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  3. I am reeling at the thought of being married twice and widowed at 16, they certainly packed a lot in in those days! Petworth House sounds like an amazing place to visit! X

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  4. How wonderful to have fresh vegetables from your own garden. I don’t think I would have coped so well with being married and widowed at 16, I could barely tie my shoe laces if I remember correctly. Have a lovely week x

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  5. Lovely post – particularly liked the bit about your mum & dad at the end. Do you know Dennis Cotter’s cookbooks? He has a vegetarian restaurant in Cork City (Ireland). His ‘Paradiso Seasons’ (after the name of the restaurant) is one of my very favourites – and fantastic asparagus recipes. Worth buying – I write on my cookbooks and I’ve written ‘yum yum’ on everything I’ve tried …

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  6. I really like that you shared a remembrance of the wedding bouquet. I didn’t save mine, though I wish now that I had. I had been in a big hurry to get back to work after my wedding (I was a teacher at the time and didn’t get any time off), so I stuck it back in the florist’s box and sort of forgot about it and by the time I remembered, it was really beat up. I should have had it preserved properly. I’m glad you had a chance to spend time at your cottage. I chuckled about the baby donkey sharing a pen with an old man donkey while he’s being weaned; that’s clever and maybe something I should have tried. 🙂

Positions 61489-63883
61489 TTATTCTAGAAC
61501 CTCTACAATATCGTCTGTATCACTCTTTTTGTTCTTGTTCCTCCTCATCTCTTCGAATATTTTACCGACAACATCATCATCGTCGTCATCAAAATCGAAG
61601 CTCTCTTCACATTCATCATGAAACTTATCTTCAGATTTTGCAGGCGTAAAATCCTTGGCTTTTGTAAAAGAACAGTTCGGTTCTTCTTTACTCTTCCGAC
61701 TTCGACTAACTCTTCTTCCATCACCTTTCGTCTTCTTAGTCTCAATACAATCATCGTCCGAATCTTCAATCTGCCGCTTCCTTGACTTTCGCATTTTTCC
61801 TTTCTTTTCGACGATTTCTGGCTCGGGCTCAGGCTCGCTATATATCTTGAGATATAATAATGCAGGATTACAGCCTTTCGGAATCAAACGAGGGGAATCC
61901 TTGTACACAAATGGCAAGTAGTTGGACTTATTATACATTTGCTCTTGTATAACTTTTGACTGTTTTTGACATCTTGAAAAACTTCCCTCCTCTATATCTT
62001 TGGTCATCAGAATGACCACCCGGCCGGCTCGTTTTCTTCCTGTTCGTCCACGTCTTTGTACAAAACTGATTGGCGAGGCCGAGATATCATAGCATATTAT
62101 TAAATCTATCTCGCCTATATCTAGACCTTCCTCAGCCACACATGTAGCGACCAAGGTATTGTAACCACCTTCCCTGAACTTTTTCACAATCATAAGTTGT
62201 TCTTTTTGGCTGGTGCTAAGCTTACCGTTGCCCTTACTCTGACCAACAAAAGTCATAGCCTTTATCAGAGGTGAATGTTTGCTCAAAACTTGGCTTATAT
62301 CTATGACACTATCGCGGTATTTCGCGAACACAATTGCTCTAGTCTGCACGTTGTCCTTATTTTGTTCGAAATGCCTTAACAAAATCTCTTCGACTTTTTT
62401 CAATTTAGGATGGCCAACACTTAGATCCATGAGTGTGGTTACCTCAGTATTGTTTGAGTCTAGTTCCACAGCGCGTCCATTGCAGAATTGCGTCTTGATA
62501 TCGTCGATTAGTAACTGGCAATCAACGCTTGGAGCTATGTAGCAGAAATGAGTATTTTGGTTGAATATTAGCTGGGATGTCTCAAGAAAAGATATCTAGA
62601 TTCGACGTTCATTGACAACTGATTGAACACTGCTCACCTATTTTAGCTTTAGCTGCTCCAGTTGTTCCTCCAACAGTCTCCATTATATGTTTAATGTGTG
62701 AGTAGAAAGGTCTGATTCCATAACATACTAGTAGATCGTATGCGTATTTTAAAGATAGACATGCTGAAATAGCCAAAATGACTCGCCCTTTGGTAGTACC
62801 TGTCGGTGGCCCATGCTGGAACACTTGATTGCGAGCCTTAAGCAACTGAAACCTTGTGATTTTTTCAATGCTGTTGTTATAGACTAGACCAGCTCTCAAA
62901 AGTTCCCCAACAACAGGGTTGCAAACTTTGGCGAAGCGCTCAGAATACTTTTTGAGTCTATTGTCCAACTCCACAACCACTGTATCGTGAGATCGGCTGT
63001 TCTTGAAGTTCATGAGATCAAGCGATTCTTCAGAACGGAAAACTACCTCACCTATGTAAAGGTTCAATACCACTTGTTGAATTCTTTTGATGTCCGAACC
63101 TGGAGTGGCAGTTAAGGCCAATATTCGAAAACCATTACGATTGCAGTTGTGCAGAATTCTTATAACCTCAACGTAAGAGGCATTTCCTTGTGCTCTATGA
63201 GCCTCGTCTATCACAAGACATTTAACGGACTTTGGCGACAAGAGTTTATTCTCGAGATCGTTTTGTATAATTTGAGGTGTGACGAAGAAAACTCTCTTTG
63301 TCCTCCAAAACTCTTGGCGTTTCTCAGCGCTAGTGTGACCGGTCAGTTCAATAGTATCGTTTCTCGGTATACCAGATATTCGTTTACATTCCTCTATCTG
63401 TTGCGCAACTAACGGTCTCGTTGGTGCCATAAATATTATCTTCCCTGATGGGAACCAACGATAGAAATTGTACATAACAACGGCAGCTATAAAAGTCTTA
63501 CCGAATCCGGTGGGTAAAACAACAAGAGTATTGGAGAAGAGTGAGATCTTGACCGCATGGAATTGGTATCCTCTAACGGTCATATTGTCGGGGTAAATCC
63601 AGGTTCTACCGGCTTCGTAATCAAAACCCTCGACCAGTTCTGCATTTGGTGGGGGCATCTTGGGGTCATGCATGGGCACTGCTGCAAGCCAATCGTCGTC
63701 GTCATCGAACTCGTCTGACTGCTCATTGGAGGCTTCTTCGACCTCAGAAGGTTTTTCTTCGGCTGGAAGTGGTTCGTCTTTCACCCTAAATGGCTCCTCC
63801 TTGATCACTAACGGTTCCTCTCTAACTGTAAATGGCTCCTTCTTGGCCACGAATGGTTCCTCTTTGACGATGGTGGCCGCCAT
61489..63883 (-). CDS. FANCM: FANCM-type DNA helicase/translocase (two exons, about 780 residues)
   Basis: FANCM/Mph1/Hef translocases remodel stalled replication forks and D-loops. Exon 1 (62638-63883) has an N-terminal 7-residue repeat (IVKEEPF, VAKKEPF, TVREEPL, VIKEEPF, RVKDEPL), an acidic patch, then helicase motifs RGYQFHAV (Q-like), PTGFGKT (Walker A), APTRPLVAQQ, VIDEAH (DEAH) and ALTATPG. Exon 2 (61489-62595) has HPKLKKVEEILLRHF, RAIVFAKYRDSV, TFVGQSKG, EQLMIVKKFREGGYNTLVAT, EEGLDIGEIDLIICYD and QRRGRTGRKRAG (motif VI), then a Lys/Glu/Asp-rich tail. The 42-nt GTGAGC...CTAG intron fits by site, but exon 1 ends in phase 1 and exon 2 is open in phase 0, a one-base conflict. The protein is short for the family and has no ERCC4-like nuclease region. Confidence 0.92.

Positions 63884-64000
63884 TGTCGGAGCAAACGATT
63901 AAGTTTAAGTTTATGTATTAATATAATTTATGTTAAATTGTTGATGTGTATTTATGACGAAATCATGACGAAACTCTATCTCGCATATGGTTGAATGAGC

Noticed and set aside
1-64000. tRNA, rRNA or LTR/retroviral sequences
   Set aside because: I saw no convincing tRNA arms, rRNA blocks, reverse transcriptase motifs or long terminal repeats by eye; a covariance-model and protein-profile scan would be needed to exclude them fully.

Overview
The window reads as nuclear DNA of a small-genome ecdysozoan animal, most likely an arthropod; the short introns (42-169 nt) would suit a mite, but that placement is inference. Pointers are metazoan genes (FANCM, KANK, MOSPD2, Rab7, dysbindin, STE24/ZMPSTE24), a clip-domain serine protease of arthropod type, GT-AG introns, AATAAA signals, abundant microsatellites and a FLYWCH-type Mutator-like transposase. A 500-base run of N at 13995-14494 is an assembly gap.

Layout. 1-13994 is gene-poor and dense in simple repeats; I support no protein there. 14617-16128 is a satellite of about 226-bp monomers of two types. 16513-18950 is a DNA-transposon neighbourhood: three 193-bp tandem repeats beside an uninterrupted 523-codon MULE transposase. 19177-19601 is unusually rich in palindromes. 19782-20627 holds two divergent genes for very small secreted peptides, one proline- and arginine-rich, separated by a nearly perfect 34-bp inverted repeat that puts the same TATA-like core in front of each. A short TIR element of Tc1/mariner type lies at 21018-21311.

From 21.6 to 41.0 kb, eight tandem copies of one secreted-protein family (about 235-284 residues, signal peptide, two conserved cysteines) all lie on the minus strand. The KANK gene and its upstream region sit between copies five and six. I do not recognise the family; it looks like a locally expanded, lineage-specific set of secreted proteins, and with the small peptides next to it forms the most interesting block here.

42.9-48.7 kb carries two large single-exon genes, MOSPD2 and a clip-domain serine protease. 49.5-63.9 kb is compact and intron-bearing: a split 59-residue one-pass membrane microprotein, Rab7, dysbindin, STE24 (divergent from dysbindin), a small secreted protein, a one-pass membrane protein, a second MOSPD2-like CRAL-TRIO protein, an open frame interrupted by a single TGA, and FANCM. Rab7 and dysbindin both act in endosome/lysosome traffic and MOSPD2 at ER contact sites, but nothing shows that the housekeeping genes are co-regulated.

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  7. Petworth is an amazing place. I haven’ t been for years but I particularly remember the amazing collection of Turners.
    Wow, haven’ t you been busy on your allotment? Well done. I got my potatoes in at the weekend too.
    Lovely donkey, I used to have one called Hamish when my children were little. He was so full of mischief.

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  8. Lots of interest things in your post, Sarah – thanks for sharing it. And how lovely to find to have preserved a wedding bouquet for 60 years – had you realised before now that it was there in the album?

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  9. You’re allotment’s looking fabulous, so neat and tidy, I’m so impressed. Thank you so much for pointing me towards This Blessed Plot, you’re right, I absolutely love her drawings. And you’re right about organic gardening, must the best way to go and at no extra cost. Probably cheaper in the long run without having to buy expensive pesticides and fertilisers. Love the story about your mother’s pressed wedding flowers, how wonderful to still have them. Wishing you a good weekend. CJ xx

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  10. I have been meaning to visit Petworth for some time, but hearing about that embroidery exhibition has made me really, really want to go! How lovely to find a pressed wedding bouquet from so long ago, that is really special. x